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Ruth of Boston by  James Otis

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ANOTHER THANKSGIVING DAY

GOVERNOR Winthrop gave voice to his relief and pleasure by ordering, even before the Lyon had come to anchor, that the fast which had been appointed for the next Thursday should be a day of thanksgiving instead, and so we made it, with prayers all the more fervent because of our stomachs being well filled, and the fear of dying by starvation being put behind us.

[76] The ship was loaded with such things as wheat, peas, oatmeal, pickled beef and pork, cheese and butter, and, with what my mother declared was of the greatest value, lemon juice, which is said to be a remedy for those who are suffering with scurvy.

It was not allowed that those who had money should buy plentifully of this cargo; but it was paid for by the town authorities, and divided equally among us all.

When the day for thanksgiving came, my mother allowed me to have an unusually hearty breakfast, for, she said, there was so much for which to be thankful, and so many who would be present to give thanks, that no one could say when we might be able to have dinner.

It was well she was thus thoughtful, for one of the preachers who came over with us, Master Wilson, preached, while Governor Winthrop treated us to a lecture, and Master Phillips was so blessed with the spirit that he prayed a full hour.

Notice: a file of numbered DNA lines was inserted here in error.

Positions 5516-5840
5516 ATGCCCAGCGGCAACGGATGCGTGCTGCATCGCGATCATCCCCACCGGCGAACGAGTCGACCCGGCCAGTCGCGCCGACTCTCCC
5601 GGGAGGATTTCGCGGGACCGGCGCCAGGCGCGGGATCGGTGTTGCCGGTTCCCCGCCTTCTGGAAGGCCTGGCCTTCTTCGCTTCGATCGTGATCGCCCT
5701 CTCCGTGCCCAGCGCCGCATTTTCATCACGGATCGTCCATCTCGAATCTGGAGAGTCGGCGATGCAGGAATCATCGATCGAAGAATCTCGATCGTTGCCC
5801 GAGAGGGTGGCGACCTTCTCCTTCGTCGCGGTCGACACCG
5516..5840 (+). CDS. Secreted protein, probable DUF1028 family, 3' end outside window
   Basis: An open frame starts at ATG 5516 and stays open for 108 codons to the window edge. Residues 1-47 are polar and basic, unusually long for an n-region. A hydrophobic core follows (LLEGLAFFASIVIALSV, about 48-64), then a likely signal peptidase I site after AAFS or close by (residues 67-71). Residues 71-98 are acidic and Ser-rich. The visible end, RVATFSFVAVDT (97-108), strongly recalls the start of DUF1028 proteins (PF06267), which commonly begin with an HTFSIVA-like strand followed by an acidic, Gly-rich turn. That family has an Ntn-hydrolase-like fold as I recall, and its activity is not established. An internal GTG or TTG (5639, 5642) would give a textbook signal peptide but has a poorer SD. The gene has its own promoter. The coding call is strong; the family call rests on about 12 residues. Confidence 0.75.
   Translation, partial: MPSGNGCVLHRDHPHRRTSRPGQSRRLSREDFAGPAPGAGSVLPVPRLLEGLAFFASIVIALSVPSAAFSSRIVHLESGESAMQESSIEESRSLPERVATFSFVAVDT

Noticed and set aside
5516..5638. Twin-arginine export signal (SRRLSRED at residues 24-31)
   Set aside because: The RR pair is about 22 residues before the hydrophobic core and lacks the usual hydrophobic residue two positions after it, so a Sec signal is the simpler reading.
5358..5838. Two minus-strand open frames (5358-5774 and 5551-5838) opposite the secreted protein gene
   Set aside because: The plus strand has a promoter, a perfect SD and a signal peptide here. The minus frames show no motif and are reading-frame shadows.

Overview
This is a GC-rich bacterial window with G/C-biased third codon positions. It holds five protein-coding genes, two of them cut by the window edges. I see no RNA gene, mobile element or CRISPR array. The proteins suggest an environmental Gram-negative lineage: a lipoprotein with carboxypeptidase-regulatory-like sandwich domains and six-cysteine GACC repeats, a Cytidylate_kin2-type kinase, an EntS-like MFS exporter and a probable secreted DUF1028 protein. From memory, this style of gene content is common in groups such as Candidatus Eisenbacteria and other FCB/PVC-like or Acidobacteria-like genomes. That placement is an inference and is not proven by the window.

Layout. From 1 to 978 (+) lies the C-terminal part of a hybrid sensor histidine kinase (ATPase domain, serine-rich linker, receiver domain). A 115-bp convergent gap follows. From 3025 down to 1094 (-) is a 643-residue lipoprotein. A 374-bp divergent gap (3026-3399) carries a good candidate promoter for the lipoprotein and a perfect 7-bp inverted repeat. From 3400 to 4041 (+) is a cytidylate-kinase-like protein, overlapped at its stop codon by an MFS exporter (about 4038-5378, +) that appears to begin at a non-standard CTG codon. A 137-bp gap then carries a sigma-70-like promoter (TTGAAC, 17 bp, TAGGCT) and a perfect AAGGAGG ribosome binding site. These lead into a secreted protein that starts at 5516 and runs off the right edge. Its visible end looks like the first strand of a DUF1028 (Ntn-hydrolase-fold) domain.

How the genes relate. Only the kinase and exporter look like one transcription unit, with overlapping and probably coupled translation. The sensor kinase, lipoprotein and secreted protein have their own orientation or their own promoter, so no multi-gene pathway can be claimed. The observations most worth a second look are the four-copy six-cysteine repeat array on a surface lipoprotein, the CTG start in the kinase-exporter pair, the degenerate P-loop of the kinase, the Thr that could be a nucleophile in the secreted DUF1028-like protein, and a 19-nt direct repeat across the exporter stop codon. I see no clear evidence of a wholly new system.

Susan and I feared we would have yet more preaching, for on the ship Lyon had come a young man whom my father said was gifted, and Susan's father be lieved he would make his influence felt among us. It was Master Roger Williams, and I am ashamed to say that I sat in fear and trembling lest Governor Winthrop should call upon him for a sermon, after we had already had much the same as two but, fortunately, [77] so it seemed to me, Master Williams did not raise his voice during the service.

It was near to night before we were done with giving thanks, and then at each home was held a feast. During Governor Winthrop's lecture on this thanksgiving day, he urged that all the people, children as well as grown folks, should take this time of famine as a lesson, reminding us that it would not be a long while before we could hope to reap a harvest, and in the meantime there was very much of labor to be performed.


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He declared that even with the cargo of the Lyon, we had not enough to satisfy our wants until crops could be gathered; but it was certain other ships would come to Boston during the summer, with more stores. Yet [78] because of its being possible we might come to a time of suffering again, so must we be careful that not the smallest grain of wheat be wasted.


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